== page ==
Why Khaled Khalifa Chose to Stay in Syria

The author of "Death Is Hard Work" on the ongoing Syrian civil war and his life as a writer in Damascus

Umayyad Mosque in Damascus, Syria
Umayyad Mosque in Damascus, Syria via Wikipedia

Khaled Khalifa’s Death is Hard Work is a searingly intelligent novel told from the perspective of the adult children of Abdel Latif as they transport their father’s corpse from Damascus to his ancestral village of Anabiya in the midst of the Syrian war.

Death Is Hard Work
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Like the best absurd or picaresque novels in the Arab literary tradition, Death is Hard Work is a tragic-comic exploration of the arbitrary logic of tyranny and its effects on memory, landscape and identity across generations.

I got to speak with Khaled Khalifa via email about the aesthetics of absurd literature, the role of the writer during times of geopolitical crisis, the brutality of the ongoing Syrian war, and his day-to-day life as a writer in Damascus. Death is Hard Work is a novel worth paying close attention to, a book we will likely be talking about for years to come.

Khaled Khalifa’s response has been translated from Arabic to English by Bennett Capozzi.

Azareen Van der Vliet Oloomi:  Though Death Is Hard Work is written in a realist mode, it is also a life-threatening epic quest rendered absurd due to the ongoing civil war, a war that is operating with an arbitrary logic. What can we learn from this method of telling stories about historical and present tragedies?

I wrote Death is Hard Work because I felt that I did not have a lot of time, or a surplus of life.

Khaled Khalifa: In war things take on a new meaning. The meaning of everything changes: life, hope, frustration, despair. Things lose their value, humans become killers and the killed, and time becomes ongoing, tied to a mysterious chord called the hope of survival. Thus the writer’s narrative or way of seeing stories is subject to unintended intensification because of what was happening at that time. Because it might be the last time that you are able to write, you do ordinary and regular things for the last time. You drink your coffee, hold your lover, go to work, and write for the last time.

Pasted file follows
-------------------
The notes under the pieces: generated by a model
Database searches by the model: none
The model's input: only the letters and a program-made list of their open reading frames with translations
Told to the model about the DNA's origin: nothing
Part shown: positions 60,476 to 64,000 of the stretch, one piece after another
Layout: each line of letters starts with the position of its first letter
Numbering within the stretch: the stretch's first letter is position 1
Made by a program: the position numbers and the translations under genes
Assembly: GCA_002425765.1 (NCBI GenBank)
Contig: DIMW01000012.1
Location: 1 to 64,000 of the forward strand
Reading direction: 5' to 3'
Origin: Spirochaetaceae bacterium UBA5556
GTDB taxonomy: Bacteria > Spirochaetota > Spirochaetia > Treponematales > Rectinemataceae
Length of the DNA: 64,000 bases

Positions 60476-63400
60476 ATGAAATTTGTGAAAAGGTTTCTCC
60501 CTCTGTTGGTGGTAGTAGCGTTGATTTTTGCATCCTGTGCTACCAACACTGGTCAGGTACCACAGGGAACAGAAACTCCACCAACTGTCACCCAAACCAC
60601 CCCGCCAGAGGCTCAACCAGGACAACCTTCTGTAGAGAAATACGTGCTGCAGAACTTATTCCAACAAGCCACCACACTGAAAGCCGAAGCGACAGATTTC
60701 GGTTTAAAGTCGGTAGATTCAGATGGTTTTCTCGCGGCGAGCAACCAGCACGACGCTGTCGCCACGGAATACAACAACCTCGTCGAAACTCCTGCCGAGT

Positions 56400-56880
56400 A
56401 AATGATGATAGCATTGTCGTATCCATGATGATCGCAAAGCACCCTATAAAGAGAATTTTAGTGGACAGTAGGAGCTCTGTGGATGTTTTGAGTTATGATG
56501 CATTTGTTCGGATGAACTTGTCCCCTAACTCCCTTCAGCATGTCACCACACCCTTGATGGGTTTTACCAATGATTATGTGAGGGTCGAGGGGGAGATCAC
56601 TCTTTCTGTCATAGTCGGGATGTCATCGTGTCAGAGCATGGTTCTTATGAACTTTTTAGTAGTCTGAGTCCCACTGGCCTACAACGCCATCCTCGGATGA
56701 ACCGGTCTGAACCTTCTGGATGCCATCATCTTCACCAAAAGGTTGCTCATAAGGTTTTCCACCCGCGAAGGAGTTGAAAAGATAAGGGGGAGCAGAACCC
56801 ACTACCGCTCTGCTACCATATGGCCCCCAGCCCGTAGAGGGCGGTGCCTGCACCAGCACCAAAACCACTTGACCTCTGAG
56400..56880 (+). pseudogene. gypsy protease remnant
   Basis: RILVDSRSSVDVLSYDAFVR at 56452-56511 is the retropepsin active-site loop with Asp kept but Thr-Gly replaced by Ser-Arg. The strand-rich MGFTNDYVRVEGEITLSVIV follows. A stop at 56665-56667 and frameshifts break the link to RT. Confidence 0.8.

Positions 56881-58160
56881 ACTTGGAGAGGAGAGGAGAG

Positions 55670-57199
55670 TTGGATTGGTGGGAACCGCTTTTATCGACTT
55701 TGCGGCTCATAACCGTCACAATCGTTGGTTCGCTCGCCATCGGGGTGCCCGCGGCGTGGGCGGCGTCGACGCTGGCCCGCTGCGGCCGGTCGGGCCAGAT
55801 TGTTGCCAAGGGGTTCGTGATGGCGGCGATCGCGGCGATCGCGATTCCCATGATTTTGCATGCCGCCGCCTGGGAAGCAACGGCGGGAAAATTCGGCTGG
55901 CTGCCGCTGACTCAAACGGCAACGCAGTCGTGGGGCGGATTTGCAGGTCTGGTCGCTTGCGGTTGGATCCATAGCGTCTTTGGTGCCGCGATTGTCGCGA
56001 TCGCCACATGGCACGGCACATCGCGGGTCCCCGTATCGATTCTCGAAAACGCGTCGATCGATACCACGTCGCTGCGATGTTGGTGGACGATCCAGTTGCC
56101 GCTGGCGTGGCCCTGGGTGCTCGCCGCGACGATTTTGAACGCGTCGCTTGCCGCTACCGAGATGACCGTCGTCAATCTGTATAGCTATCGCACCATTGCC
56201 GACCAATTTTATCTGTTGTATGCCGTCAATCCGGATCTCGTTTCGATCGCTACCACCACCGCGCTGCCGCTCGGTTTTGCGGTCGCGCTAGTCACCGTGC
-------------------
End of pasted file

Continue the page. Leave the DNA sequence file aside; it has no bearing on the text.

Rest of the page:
I wrote Death is Hard Work because I felt that I did not have a lot of time, or a surplus of life, therefore I was tied to the table thinking that I must do what I can do to write something different from my other works as well as other stories about war, and I didn’t know if I would be successful in writing this unique story.

AVdVO: One of the qualities of Death Is Hard Work that I immediately recognized as part of the Arabic narrative tradition is that the story’s plot—its propulsive energy—comes from an examination of the characters’ memories of place. In your novel, there is a total superimposition of the body and the landscape. Abdel Latif ’s corpse is decaying as his adult children transport his dead body from Damascus to his ancestral village of Anabiya; the country itself has been gutted by war and is in the process of collapse. The body and the land are atrophying simultaneously. How did writing the body help you to navigate the process of writing about an ongoing war?

KK: Syria became a corpse not only during the war, but it was also becoming that corpse slowly and day by day during fifty years of dictatorship. The idea came to me through personal experience, and from repetition of the daily contemplation of death and the way Syrians buried their loved ones. Throughout 2012 and afterwards endless stories spread through social media about the need for Syrians to bury their loved ones in the garden, in the house, and in the streets because of the difficulty to get to the cemetery, or because the amount of death does not give you the opportunity to respect rituals or the meaning of death and the body. The body of a loved one becomes a project and certainly an epidemic.